Gender, Role, and How We’re Trying to Build a Diverse Speaking Slate

We’ve written previously about how we’d like the speaking slate at Hero Conf to more accurately represent the industry and the unique needs of our audience. We’ve been as blatant as to ask specifically for more pitches from the countless talented women and brand experts working in PPC. These are important perspectives that deserve to be shared. In fact, in our 2015 edition of the Top 25 Most Influential PPC Experts, 12 of the top 25 were women.

It’s not that we’re unhappy with the excellent pitches we’re receiving, but that we feel our attendees, regardless of who they are or where they work, deserve the value of opinions across industries, functions and genders.

In programming the conference the past 3 years, we’ve set goals that we feel are important to the worth of Hero Conf. That is, female and brand speakers should each represent 30% of our slate. These were interim goals, as we strive to equal out the mix. Our hope is that seeing quality, diverse speakers year after year will encourage attendees that haven’t pitched in the past, to join in the fun. And it’s working! For the first time in our pitch process, females submitted more than 40% of speaking pitches (for Hero Conf London). We’re on our way, but don’t plan to lose our focus on diversity any time soon (with recognition that these two components only touch a small part of what a diverse speaking slate should include).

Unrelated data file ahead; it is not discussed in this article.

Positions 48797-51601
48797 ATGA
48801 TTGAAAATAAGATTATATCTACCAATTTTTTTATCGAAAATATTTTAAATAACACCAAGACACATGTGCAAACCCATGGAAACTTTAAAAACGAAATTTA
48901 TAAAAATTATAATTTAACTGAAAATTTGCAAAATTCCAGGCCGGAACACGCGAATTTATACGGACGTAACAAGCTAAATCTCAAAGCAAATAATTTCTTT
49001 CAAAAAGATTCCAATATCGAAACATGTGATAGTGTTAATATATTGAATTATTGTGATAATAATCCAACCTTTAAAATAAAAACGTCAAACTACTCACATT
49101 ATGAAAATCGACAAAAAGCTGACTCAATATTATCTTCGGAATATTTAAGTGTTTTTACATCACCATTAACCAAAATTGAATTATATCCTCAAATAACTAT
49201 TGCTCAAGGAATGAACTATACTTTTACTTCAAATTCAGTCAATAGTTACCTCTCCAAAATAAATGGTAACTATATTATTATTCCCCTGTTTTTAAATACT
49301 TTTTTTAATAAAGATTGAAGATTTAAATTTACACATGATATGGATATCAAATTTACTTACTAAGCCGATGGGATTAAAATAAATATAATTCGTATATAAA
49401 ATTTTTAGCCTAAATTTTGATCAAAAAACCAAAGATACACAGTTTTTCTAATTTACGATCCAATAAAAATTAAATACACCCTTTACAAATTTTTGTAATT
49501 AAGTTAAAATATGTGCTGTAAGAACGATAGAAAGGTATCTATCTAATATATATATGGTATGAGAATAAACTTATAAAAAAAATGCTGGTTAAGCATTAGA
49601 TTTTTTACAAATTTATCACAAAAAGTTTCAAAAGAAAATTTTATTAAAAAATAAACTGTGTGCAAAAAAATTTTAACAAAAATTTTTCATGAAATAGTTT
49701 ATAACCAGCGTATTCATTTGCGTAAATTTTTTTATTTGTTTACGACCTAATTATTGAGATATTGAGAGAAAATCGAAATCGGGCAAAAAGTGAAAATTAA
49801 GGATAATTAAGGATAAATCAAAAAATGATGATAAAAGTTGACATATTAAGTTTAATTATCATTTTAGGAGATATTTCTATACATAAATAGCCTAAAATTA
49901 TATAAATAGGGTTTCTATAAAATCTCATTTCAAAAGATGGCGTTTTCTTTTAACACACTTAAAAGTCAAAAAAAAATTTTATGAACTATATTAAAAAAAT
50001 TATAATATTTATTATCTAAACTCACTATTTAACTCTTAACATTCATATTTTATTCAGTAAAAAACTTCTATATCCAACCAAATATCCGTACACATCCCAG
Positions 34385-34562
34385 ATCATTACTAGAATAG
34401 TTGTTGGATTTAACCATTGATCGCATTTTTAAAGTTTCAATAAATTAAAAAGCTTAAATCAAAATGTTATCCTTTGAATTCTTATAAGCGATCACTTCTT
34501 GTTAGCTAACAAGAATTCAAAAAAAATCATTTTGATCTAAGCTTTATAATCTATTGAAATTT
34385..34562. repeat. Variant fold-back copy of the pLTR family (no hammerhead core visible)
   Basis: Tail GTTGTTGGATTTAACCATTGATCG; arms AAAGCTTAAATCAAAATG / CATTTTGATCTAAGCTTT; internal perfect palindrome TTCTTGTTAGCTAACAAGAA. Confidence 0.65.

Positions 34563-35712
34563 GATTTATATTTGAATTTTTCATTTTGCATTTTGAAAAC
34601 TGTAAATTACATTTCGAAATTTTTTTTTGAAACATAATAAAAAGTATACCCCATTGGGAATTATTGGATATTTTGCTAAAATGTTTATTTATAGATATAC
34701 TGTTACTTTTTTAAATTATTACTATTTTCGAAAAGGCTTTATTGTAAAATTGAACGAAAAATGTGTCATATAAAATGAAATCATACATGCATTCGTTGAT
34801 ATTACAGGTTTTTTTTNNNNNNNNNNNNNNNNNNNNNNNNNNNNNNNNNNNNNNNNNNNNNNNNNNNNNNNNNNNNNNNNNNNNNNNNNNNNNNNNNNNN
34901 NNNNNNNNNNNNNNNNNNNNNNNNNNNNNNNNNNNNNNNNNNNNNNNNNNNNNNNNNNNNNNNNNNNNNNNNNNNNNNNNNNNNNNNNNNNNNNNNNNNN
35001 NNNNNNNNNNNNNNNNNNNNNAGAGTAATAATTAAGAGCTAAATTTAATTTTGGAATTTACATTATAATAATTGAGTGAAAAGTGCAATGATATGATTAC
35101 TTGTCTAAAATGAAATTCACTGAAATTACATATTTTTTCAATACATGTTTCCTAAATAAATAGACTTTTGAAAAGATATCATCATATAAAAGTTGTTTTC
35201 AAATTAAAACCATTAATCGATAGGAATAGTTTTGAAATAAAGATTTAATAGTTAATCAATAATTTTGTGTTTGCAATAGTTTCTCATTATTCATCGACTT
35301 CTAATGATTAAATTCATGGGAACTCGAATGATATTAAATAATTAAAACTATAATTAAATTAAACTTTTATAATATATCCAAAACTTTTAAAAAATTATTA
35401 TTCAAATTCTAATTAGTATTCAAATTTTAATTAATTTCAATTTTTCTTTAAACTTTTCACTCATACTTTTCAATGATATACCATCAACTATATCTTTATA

It is worth noting that the initial stage of our speaker selection is completed free of identifying information. Members of our paid search and leadership teams review all pitches and score them on quality, relevance, depth and originality. Any pitch that doesn’t meet our set baseline score, including those from females and brands, aren’t considered. This ensures quality is our first metric.

With a nod to SMX’s inaugural Gender Diversity Report, here’s a look at the breakdown of speakers for Hero Conf 2015 in Portland:


Speaker Breakdown


Speaker Pitches

29% Female
71% Male

Speaker Slots

33% Female
67% Male

Sessions Including Women Speakers


Speaker Company Type

Speaker Pitches

6% Brand
88% Agency
6% Automation Software or Ad Platform

Speaker Slots

27% Brand
59% Agency
14% Automation Software or Ad Platform

Sessions Including Brand Speakers


It’s easy to see where some of the biggest programming hurdles start. Although we’d love to choose every pitch from a female or brand, quality has to be at top of mind as well. So we start with far fewer pitches than we need to create a diverse agenda. Where do the additional female and brand speakers come from? Direct outreach and past events. We spend hours searching for speakers we’ve seen at past events who would be good additions to the Hero Conf schedule, and also add creative and unique perspective.

Although we clearly state our goals and make our best efforts to meet them, we can always do better. We’ve yet to have a female or brand speaker keynote, which we hope to achieve in the near-term with continued outreach to qualified experts. We feel our outreach has produced quality sessions – 2 of our 4 “Best Presentation” awards in Portland went to women – there is much more work to be done! It’s good for the industry to have realistic and representative speaking slates and we’re excited to see other conferences with the same goals in mind.

What do you think? How would you suggest we make the Hero Conf speaking slate as representative as possible?